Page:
Never underestimate what a black bear can do! One predacious black bear in Canada killed three teenagers in a single day. As Mike kept searching for moose, I remembered that while climbing the ridge where I hoped to photograph the bear at a safe distance again. I didn't intend to violate any rules or put myself at risk.
I walked up the ridge, expecting to see the bear on the next distant hillside, but the bear was nowhere to be seen. Had it gone over that hill? Or was it still on its lower slope?
As I neared the ridge and still didn't see the bear, I knew it had been a mistake to go after it. What to do? Turn and leave without knowing where it was and perhaps encounter it by surprise? Or go to the top to locate it for sure?
The last course seemed the safest. However,I never expected to find that bear just over the ridge. On the open tundra, a mile from the truck all by myself, I suddenly felt very vulnerable.
The bear didn’t see me as it busily raked in blueberries. Thoughts tumbled through my brain-maybe you can leave quietly before the bear sees you. But what if it smells or hears you? Or you startle it?
Deciding it was better to be facing the bear when it discovered me, I shoved my tripod-mounted camera into the tundra and stood tall behind it to make the greatest possible impression of size. Then I harrumphed a soft cough.
The bear suddenly stopped eating and looked up. It stared at me for a long time, apparently unconcerned. I risked a shot, thinking that if the worst happens, at least they'll know it was a black bear out here on the tundra where none were supposed to be.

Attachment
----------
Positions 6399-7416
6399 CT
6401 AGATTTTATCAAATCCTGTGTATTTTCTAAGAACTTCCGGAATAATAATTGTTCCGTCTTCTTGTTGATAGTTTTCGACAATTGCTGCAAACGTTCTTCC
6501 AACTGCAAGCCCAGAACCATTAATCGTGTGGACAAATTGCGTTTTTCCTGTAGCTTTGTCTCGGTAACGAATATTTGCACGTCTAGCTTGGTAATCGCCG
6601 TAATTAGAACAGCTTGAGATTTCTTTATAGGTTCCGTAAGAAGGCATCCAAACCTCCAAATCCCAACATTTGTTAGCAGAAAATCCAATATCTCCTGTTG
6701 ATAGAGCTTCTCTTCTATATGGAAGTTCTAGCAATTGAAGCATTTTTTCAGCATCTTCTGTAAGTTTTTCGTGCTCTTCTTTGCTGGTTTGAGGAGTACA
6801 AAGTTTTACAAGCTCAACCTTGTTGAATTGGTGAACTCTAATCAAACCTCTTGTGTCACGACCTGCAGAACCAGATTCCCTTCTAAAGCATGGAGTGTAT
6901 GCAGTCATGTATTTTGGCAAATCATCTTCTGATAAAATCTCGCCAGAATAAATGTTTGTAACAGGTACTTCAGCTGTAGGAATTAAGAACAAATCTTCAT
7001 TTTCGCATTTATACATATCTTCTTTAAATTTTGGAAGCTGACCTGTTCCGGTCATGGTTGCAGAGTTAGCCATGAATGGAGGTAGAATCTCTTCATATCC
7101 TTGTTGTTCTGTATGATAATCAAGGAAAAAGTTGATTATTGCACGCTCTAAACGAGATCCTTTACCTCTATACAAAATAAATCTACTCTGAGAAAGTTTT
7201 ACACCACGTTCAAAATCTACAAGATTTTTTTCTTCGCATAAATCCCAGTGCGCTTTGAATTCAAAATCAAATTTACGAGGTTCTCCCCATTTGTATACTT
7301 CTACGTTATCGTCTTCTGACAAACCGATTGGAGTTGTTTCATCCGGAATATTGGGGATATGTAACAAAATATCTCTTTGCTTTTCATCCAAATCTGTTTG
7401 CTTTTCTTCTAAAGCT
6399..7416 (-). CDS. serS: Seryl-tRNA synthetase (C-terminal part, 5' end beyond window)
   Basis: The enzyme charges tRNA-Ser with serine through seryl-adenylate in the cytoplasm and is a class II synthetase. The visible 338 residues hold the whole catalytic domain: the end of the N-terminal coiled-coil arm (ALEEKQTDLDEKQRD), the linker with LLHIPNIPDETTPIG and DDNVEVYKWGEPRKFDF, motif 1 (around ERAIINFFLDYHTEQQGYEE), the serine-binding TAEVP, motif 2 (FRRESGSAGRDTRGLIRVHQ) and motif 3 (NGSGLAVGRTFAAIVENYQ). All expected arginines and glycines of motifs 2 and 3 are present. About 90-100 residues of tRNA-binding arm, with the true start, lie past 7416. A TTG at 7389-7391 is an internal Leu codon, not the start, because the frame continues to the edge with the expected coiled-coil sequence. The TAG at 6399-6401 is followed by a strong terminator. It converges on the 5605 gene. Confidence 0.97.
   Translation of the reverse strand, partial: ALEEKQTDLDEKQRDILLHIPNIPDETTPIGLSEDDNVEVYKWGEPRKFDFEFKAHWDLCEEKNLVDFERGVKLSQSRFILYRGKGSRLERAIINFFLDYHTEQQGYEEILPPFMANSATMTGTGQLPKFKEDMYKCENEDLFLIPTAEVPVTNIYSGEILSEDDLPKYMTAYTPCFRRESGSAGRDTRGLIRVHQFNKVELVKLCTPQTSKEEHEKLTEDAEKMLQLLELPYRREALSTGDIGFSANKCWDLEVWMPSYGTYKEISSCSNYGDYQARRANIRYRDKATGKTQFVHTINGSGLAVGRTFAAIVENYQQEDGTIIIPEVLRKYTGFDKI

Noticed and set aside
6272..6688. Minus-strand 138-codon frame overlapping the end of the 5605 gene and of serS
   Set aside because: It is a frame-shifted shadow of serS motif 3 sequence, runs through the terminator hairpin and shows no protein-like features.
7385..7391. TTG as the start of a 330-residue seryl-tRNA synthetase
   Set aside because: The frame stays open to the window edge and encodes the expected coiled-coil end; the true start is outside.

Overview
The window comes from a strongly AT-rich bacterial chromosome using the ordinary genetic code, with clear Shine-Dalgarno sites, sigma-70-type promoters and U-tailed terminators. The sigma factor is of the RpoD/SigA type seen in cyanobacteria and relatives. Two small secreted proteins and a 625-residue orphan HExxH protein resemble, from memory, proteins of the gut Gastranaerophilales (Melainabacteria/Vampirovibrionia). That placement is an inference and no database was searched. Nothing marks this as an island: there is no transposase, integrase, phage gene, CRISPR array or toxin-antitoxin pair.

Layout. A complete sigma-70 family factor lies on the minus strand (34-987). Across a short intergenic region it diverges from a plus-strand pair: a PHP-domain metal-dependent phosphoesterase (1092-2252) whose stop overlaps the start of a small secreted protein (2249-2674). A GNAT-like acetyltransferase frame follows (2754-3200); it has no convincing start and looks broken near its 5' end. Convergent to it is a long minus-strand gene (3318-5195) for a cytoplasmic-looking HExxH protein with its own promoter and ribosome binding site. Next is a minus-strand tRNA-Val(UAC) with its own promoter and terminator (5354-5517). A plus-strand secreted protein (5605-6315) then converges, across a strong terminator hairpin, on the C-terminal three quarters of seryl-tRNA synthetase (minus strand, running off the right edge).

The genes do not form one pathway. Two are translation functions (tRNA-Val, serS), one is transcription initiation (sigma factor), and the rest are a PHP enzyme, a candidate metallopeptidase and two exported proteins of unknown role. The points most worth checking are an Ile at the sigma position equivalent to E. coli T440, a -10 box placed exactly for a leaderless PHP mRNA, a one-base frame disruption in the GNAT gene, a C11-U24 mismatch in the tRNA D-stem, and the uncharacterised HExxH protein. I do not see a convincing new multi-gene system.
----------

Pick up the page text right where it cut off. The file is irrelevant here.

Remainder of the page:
At the click, the bear casually resumed feeding, but it fed closer towards me.
Was this one crafty bruin? I wasn't waiting around to find out. I grabbed my tripod and walked slowly backwards until the bear could no longer see me, then turned and ran ten steps to put distance between us. I repeated that maneuver again and again.
I comforted myself by thinking about how much trouble I might have been in if it was a grizzly. But had it been a grizzly, would I have tried for a second photo opportunity all by myself? No! Never!
That’s when the bear came over the ridge, now 500 feet behind me. I walked faster without running. Running can trigger a predator response. Having made one big mistake, I was determined not to make another.
The bear followed. It kept following for half of that long mile back to the truck before finally stopping on a ridge to lie down and watch me walk away.
Perhaps I never was in danger. Or maybe the bear let me to go because I'd put distance between us. It was probably just testing its dominance. Who really knows? I do know one thing-you should always respect a black bear as much as a grizzly.
Anyone who doubts that, should have one follow them sometime.
Catch yours in the good light.
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Maine wildlife & nature photographer Bill Silliker, Jr. – The Mooseman - photographed at many wild places in North America, with the results published in magazines internationally and in 9 of his own books. Bill was an instructor of wildlife and nature photography for L. L. Bean's Outdoor Discovery Program and a member of the Fuji Film Talent Team. Read more about Bill on the Camera Hunter archives page.